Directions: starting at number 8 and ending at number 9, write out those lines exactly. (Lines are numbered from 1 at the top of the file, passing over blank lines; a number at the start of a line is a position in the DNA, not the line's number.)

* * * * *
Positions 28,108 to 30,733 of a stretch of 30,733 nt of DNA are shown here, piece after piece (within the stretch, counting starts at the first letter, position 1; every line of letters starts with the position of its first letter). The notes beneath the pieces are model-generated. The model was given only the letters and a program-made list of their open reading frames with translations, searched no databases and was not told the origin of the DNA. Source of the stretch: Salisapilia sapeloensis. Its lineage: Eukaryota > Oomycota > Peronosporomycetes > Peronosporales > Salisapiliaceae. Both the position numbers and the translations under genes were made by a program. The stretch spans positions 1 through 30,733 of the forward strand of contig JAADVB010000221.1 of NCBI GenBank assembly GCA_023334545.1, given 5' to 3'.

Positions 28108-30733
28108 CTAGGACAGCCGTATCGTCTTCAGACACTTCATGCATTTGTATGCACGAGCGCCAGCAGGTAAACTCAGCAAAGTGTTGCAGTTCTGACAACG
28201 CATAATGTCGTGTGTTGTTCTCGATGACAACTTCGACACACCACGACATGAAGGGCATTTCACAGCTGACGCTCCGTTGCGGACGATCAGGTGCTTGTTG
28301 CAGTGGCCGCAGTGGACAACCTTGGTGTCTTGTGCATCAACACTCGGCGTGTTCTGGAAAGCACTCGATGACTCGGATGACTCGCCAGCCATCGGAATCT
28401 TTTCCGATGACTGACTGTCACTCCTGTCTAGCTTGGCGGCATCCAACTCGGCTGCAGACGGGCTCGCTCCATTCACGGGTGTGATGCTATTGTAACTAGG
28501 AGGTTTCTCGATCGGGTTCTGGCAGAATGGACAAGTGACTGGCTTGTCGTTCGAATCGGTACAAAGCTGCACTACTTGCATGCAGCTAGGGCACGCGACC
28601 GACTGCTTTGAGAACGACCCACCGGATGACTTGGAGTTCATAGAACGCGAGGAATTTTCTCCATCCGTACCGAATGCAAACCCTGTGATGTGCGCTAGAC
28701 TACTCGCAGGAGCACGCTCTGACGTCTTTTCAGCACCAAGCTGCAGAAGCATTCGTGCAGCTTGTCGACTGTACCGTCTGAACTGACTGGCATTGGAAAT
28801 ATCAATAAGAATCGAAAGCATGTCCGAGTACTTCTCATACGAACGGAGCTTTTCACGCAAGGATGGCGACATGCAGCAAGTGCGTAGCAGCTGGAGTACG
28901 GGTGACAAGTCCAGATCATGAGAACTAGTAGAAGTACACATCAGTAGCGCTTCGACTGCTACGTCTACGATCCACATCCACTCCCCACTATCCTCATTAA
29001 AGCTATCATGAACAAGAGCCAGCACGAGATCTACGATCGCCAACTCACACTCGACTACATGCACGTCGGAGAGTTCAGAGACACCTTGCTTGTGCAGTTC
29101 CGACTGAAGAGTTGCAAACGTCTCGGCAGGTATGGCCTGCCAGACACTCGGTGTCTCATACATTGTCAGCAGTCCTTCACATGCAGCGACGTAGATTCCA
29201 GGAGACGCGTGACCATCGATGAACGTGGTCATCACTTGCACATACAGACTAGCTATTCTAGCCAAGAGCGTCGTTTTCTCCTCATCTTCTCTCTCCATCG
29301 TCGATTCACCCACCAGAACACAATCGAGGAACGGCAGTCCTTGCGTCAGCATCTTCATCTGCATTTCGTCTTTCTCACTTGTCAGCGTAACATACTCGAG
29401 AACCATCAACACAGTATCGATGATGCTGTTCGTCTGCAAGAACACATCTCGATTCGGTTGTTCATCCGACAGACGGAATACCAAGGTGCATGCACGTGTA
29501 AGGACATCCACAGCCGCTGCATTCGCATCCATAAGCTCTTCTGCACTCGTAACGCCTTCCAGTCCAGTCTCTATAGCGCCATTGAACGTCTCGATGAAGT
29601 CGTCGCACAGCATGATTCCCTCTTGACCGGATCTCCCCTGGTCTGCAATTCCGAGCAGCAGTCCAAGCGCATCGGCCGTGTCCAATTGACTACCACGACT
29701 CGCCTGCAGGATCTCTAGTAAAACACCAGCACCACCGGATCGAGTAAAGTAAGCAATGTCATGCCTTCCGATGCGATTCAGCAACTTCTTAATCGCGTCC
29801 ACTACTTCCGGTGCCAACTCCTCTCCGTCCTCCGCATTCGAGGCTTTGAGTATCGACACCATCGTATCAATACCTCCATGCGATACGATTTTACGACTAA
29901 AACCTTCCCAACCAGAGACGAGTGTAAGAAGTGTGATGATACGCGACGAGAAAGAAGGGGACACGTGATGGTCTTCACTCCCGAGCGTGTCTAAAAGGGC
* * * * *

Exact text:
28601 GACTGCTTTGAGAACGACCCACCGGATGACTTGGAGTTCATAGAACGCGAGGAATTTTCTCCATCCGTACCGAATGCAAACCCTGTGATGTGCGCTAGAC
28701 TACTCGCAGGAGCACGCTCTGACGTCTTTTCAGCACCAAGCTGCAGAAGCATTCGTGCAGCTTGTCGACTGTACCGTCTGAACTGACTGGCATTGGAAAT